With the additional funds they raised, Mr. Alexander and Mr. LaVigne donated $3,000 to the Cambodia Daily Rice Crisis Campaign. At the school opening, each of the 106 families with students in the school and the 11 teachers received a 110-pound bag of rice, enough to feed a family of four for a month, Mr. LaVigne said.
It takes a village - or four
The new Prek Koy School is named for the nearest village and also the river that runs through it. The villagers must use a wooden boat and rope system to ferry people and materials across the river to the school site, as the only bridge is half finished. The school is centrally located to serve four villages, about two and a half hours northeast of Phnom Penh, according to Cajsa Collins, a reporter for the Cambodia Daily News who provided information about the school ceremony to The Martha's Vineyard Times by email.
"The school means a lot to the village," Ms. Collins wrote, especially for junior high and high school level students. "No longer do they have to travel a long way to school or squeeze in together with the primary school students."
Some of the older students have been attending the village's primary school, while others walk about 12 miles to a secondary school in another village - or quit going to school altogether.
The AAfC schools are built on land donated by a village or added to an existing school site. Once a school is built, it is given to the village. All of the schools are recognized by the Cambodian government as state schools and are staffed by official state teachers.
Ms. Collin said teachers earn an average of $28 to $53 a month, which the Cambodian Independent Teachers Association estimates is enough to support a small family for 10 days. Most supplement their income with other work.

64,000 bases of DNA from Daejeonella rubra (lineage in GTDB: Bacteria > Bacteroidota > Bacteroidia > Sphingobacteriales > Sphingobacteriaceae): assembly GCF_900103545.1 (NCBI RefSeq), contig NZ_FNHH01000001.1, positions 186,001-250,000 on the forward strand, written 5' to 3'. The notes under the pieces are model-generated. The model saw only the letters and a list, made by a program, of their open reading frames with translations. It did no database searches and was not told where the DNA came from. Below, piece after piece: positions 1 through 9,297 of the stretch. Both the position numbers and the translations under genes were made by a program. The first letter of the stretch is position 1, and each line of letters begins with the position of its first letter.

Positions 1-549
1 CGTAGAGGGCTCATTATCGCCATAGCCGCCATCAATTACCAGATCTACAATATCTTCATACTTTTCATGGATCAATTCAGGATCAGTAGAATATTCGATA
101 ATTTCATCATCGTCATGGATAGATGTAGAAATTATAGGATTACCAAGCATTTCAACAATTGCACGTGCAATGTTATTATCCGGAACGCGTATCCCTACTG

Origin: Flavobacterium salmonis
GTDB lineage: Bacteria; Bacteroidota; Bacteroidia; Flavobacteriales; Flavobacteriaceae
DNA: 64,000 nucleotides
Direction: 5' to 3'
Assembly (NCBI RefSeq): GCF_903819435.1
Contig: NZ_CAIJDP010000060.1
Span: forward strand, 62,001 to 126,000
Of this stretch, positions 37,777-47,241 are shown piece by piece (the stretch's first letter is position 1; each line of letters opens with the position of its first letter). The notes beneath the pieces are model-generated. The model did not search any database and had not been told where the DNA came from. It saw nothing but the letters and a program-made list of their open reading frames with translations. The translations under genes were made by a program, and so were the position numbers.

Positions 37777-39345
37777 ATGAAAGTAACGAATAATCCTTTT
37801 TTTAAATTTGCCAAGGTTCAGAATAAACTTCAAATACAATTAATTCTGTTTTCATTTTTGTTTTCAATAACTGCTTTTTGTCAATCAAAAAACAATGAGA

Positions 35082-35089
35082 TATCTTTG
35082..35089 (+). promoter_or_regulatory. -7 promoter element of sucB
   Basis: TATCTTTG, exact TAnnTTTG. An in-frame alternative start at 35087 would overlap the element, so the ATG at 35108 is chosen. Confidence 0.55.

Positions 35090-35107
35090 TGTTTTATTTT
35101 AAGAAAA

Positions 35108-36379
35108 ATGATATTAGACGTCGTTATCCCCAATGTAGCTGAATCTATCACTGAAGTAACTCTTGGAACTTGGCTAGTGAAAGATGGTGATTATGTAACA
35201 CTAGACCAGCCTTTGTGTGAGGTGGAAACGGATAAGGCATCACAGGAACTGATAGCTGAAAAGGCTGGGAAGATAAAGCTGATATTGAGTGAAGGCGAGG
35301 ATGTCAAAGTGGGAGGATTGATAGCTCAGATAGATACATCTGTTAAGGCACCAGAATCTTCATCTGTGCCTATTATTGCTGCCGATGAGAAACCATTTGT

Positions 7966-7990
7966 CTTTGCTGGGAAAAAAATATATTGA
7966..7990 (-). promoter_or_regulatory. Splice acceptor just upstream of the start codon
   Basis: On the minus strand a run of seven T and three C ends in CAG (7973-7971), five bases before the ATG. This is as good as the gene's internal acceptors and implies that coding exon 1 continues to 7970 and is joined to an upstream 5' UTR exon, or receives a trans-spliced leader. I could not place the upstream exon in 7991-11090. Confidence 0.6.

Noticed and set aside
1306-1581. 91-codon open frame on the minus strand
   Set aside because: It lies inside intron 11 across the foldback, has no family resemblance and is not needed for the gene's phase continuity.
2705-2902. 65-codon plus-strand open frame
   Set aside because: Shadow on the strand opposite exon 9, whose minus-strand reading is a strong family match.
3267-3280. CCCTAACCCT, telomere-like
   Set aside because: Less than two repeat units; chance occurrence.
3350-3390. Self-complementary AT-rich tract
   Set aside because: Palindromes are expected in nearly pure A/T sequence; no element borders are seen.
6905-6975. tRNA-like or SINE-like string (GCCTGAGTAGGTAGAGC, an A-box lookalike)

The Cambodian government does not pay for maintenance or materials. Students do not pay to attend school, but must buy their own school supplies and uniforms.
Starting with one student at a time
Interest in Cambodia started for Mr. Alexander and his wife, Kara, with a trip there in 2003, when they met 14-year-old Roma Chhon outside Angkor Wat, the 12th-century temple. When they found out she had dropped out of school to work and help support her family, they offered to pay for her education - and still do. After learning about the Rural Schools Project, they raised money to build the Vineyard School in the Siem Reap region, which was added on as a wing to an existing school.
Photographer Alan Brigish of West Tisbury visited the Vineyard School while in Cambodia in mid-November on a trip that also included Burma, Laos, and Thailand. He is working on a book of photography that depicts how Buddhism affects day-to-day life in those four countries.
After touring the school and taking photos, Mr. Brigish told school officials he would like to teach a class. "They gave me a class of teens, and I gave them a lesson in geography for an hour, telling them about places I'd been to and what life was like in different parts of the world." The school has 1,316 students, ages 12 to 18, in 24 classes.
Mr. Alexander and Mr. LaVigne have been talking with Mr. Brigish about teaming up to build schools in Burma. In the meantime, they plan to put the remaining $6,000 they already raised towards building another school. AAfC will start a new school once a sponsor sends $5,000.
The two friends met about 10 years ago when Mr. LaVigne moved to the Vineyard. Mr. LaVigne, age 25, works at Mocha Mott's in Oak Bluffs in the winter and runs a landscaping, floral design and interior gardening business in the summer.
Although Mr. Alexander, 45, grew up in Connecticut, he was a summer Island kid and has been the Oak Bluffs harbormaster for 17 years. He and his wife Kara have a three and a half year old son, Sebastian.